Students Speak Out on National Coming Out Day

By Amy Borsuk '14Staff Writer

Despite the hot weather that Sunday afternoon, Queer Resource Center and fellow Gay, Lesbian, Bisexual, Transgender and Queer (LGBTQ) Allies enthusiastically broke out the paint and paintbrushes to paint Pomona’s famous Walker Wall to mark the beginning of National Coming Out Week.  With the first strokes of white paint against the hot-pink background, these students marked the beginning of a week about celebrating sexual and gender identities that are not hetero-normative, and being proud of this identity.  The Queer Resource Center’s website defines the process of coming out as “the process by which one accepts their sexual or gender identity. It also refers to the process by which one shares their sexual orientation or gender identity with others. Coming out is circular, not linear and it is a continual, life-long process.”

October 11th marked the official National Coming Out Day, a day which encourages LGBTQ students to start talking to family and friends about their sexual and gender identities in order to spread awareness, acceptance and understanding through talks, celebration, discussion and questions about the LGBTQ community. Walker Wall reads: “National Coming Out Day, October 11, 2010, I’m coming out as…” leaving its artists and passersby to fill in their own ending to the sentence. Those who painted the wall set examples of possible endings to that sentence by putting their handprint on the wall and writing their sexual or gender identity next to it.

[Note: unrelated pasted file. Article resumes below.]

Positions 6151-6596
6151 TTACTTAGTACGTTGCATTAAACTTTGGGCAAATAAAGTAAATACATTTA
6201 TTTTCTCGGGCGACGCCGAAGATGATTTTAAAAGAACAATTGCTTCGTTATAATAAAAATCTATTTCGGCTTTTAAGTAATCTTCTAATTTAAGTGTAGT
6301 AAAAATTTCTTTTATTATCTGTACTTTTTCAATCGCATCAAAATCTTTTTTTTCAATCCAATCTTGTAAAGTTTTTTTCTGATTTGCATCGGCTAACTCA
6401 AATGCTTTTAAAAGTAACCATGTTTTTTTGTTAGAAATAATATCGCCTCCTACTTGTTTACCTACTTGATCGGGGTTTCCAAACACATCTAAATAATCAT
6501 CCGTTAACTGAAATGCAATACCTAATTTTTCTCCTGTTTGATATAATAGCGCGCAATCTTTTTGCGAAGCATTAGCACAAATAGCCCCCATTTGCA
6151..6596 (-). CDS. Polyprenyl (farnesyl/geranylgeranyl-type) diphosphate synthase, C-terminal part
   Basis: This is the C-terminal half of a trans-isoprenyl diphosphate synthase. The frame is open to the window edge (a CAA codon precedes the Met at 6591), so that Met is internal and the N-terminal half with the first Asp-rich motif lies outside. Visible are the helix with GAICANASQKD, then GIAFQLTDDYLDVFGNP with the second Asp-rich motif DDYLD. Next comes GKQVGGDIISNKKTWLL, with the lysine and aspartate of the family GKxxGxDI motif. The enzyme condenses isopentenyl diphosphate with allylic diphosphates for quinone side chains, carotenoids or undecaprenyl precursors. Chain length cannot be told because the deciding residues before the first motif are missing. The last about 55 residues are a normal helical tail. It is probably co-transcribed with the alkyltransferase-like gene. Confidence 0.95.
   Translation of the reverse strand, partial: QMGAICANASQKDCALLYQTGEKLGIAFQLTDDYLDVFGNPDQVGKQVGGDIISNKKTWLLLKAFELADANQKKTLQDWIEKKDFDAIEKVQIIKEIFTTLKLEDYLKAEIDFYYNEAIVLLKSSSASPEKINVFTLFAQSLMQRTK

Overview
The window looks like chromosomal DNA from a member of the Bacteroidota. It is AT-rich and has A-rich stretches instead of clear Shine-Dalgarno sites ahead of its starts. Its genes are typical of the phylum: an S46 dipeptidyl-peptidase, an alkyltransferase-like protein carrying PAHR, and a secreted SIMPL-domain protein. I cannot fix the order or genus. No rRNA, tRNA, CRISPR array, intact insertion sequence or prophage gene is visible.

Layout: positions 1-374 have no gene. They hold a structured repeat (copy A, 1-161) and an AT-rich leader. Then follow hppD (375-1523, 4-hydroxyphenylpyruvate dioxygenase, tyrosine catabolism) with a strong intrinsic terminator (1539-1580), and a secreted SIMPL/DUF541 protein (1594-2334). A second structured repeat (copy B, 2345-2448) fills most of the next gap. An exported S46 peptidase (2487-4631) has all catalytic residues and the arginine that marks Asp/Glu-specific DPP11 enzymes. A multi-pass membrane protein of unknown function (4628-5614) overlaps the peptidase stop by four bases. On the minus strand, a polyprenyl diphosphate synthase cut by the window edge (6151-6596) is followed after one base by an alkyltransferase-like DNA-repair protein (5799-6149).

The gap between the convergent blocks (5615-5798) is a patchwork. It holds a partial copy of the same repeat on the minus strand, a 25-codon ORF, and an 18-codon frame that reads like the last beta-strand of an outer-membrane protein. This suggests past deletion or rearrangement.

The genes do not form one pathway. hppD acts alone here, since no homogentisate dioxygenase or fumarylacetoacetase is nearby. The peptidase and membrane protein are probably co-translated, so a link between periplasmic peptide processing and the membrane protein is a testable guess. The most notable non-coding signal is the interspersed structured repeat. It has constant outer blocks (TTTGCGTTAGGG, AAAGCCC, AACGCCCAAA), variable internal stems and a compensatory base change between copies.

“I loved painting Walker Wall!” said Emma Friedenberg (’13). “I think it’s a great way to get people together.” This togetherness is very apparent with the array of handprints on the wall.  Identities such as “queer,” “genderqueer,” “pansexual” and even “the most queer” were scattered across the wall, showing the diversity of personal identities even within the LGBTQ community. One student even stopped by to add an equally important, out-and-proud identity: no longer homophobic.

A “Coming Out Panel” was hosted at Harvey Mudd’s Platt Room, creating a space for students to talk with panelists about this process of “coming out” and answer questions.  The Queer Resource Center offers discussion sessions every week in order to talk about various issues and causes within the LGBTQ community. The QRC, which hosts weekly Tuesday Talks on issues and current events in the LGBTQ community, focused on the issues surrounding the coming out process.

Although these events are part of a celebration, they are models for discussions and questions that can be held and raised at any time. The week was another way to get people to start talking about sexual orientation and gender identity in a constructive, positive space with people who want to hear everyone’s voice and everyone’s story.